Who Should Manage New York’s Outdoor Dining Program?

A proposal to shift responsibility away from the Department of Transportation has met staunch resistance from industry groups and advocates of the program.

2 minute read

October 24, 2022, 5:00 AM PDT

By Diana Ionescu @aworkoffiction

Writing in Streetsblog NYC, Kevin Duggan reports on the uncertain future of New York City’s outdoor dining program, which has been administered by the city’s Department of Transportation (DOT) since its inception in the early days of the Covid-19 pandemic. Since then, the program became ten times bigger than a prior sidewalk dining program managed by the Department of Consumer and Worker Protection (DCWP) and, according to some, propped up the industry during the pandemic.

The 0.3-percent reduction in private car storage for Open Restaurants saved some 100,000 jobs during the coronavirus crisis, city officials estimate, and it is still driving Gotham’s slow comeback by helping restaurants make up for pandemic losses, according to the executive director of the New York City Hospitality Alliance, which represents tens of thousands of restaurants.

A bill proposed in February would shift management of the program to the DCWP and bar restaurants from erecting outdoor dining structures in the winter months, “a non-starter, restaurateurs previously told Streetsblog because of the cost to build, dismantle and store sheds every year simply because of a winter ban.” Duggan notes that Streetsblog and restaurant industry groups have unsuccessfully tried to get answers from the bill’s sponsor, Council Member Marjorie Velázquez (D–Bronx).

Opponents of the proposal say it would “essentially kill” the outdoor dining program, and that “The $1.4-billion DOT is far better equipped to handle the mammoth initiative than the $70-million DCWP.” Restaurant owners say DOT has been a more collaborative partner, with one owner saying, “I think that [DOT] have their priorities right,” unlike DCWP, who are perceived as “punishers” rather than partners.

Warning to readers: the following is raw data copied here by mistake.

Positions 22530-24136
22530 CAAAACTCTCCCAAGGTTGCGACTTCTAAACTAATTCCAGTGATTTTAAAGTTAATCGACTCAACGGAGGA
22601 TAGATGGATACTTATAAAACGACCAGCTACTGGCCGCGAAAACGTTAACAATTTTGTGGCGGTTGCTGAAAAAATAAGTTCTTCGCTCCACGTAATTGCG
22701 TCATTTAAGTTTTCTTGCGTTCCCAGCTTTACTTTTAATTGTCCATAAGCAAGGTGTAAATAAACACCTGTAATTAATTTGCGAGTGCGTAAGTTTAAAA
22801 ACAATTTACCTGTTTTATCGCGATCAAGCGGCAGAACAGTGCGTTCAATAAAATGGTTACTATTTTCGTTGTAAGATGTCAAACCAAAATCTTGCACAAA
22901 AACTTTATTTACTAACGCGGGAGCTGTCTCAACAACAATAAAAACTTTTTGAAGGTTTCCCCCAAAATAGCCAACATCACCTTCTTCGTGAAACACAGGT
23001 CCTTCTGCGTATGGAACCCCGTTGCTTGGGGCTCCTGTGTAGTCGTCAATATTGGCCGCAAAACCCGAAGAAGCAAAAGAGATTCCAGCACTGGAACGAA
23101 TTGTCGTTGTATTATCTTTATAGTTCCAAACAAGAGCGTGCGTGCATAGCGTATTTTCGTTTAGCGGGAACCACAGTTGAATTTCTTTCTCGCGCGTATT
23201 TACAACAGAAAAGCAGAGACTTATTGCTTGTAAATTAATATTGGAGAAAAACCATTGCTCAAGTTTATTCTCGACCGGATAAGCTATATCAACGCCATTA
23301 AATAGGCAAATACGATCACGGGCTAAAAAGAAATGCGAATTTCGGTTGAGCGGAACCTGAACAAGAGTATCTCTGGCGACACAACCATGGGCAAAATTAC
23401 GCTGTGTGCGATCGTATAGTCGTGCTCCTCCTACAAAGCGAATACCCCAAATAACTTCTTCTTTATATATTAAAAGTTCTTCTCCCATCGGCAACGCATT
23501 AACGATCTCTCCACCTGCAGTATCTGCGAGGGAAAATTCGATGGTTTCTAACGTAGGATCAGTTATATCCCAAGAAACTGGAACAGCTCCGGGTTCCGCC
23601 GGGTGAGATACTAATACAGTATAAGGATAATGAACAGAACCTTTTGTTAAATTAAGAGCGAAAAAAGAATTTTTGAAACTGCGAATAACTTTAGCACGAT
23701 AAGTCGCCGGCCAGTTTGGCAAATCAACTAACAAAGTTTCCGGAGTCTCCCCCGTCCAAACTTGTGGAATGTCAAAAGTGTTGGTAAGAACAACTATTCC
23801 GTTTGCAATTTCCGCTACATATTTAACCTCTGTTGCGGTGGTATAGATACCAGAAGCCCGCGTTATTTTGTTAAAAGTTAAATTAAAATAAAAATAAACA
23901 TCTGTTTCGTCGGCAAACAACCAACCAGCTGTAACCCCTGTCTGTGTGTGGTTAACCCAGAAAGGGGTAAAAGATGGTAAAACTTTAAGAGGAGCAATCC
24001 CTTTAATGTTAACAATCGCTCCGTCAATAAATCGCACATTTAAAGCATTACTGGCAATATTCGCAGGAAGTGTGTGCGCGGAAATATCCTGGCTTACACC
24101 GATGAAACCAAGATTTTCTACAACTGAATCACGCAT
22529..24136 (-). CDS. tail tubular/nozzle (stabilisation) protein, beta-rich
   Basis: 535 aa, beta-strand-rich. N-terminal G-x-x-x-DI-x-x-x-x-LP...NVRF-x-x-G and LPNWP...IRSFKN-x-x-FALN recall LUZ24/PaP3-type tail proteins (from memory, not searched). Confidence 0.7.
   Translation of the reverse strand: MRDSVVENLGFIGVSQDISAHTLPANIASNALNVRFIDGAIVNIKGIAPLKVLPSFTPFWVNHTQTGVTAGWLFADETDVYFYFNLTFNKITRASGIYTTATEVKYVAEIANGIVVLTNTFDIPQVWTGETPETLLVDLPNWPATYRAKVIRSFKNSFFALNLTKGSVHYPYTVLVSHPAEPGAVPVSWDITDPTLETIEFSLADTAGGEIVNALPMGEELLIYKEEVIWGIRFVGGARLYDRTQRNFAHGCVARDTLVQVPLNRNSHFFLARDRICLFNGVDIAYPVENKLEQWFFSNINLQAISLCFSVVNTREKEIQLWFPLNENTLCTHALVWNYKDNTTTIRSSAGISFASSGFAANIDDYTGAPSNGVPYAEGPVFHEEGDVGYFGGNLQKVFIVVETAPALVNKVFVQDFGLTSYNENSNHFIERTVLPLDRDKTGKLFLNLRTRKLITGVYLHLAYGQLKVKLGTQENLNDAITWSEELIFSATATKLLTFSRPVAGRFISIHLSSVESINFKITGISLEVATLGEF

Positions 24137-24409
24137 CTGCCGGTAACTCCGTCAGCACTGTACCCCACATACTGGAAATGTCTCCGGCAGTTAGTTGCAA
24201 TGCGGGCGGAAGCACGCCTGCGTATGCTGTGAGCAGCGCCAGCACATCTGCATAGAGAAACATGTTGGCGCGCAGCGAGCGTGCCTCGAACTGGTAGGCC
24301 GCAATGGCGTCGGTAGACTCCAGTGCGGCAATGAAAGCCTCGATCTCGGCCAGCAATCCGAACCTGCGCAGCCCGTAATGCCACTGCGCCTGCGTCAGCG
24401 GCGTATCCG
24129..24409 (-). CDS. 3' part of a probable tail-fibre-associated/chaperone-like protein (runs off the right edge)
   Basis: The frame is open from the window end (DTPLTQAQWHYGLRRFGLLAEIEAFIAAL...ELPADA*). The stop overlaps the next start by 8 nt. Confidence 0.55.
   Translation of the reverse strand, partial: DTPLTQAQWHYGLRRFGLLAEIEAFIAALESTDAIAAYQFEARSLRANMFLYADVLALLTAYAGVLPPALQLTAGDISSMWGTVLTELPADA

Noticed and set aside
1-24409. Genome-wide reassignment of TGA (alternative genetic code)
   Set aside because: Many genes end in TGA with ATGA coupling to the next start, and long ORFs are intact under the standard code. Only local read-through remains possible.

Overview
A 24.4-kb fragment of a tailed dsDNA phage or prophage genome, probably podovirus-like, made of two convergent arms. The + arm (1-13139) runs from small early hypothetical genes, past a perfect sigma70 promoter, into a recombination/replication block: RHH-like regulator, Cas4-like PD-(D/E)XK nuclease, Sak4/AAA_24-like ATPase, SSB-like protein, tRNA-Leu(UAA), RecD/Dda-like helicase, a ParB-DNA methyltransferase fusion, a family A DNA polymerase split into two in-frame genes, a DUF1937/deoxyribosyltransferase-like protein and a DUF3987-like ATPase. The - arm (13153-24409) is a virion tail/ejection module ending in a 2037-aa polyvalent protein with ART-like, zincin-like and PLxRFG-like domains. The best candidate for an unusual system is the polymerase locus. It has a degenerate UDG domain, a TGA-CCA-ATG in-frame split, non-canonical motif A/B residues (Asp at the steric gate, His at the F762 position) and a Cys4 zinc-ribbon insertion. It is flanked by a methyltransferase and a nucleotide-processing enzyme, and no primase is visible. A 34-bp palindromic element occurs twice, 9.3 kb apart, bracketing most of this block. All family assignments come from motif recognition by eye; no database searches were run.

Thursday, October 20, 2022 in StreetsBlog NYC

View of Mount Hood at golden hour with Happy Valley, Oregon homes in foreground.

Clackamas County Votes to Allow ADUs, Residential RVs

County officials hope the zoning changes will help boost the housing supply in the region.

June 18, 2024 - Mountain Times

Single-family homes in a suburban neighborhood in Florida.

New Florida Law Curbs HOA Power

The legislation seeks to cut down on ‘absurd’ citations for low-level violations.

June 16, 2024 - The Guardian

Aerial view of intersection in New York City with yellow cabs and zebra crosswalks.

Planners’ Complicity in Excessive Traffic Deaths

Professor Wes Marshall’s provocatively-titled new book, "Killed by a Traffic Engineer," has stimulated fierce debates. Are his criticisms justified? Let’s examine the degree that traffic engineers contribute to avoidable traffic deaths.

June 13, 2024 - Todd Litman

Digital drawing of person holding city skyline with wifi symbols and lines indicating smart cities or data.

Cities Awarded for Data-Driven Projects

The What Cities Works Certification recognizes cities for using data to solve real problems.

June 21 - Smart Cities Dive

The Basilica of St. Joseph in San Jose, California.

Faith-Based Housing Movement Grows

More churches and municipalities are saying ‘Yes in God’s Backyard.’

June 21 - Vox

Close-up of red and white BUS LANE sign painted in street lane.

Why BRT Can Benefit Cities More Than Rail

Bus rapid transit lines offer a less expensive, quicker-build alternative to rail that can bring other infrastructure improvements with it.

June 21 - Governing

City Planner I

Department of Housing and Community Development

City Planner II

Department of Housing and Community Development

City Planner Supervisor

Department of Housing and Community Development

Urban Design for Planners 1: Software Tools

This six-course series explores essential urban design concepts using open source software and equips planners with the tools they need to participate fully in the urban design process.

Planning for Universal Design

Learn the tools for implementing Universal Design in planning regulations.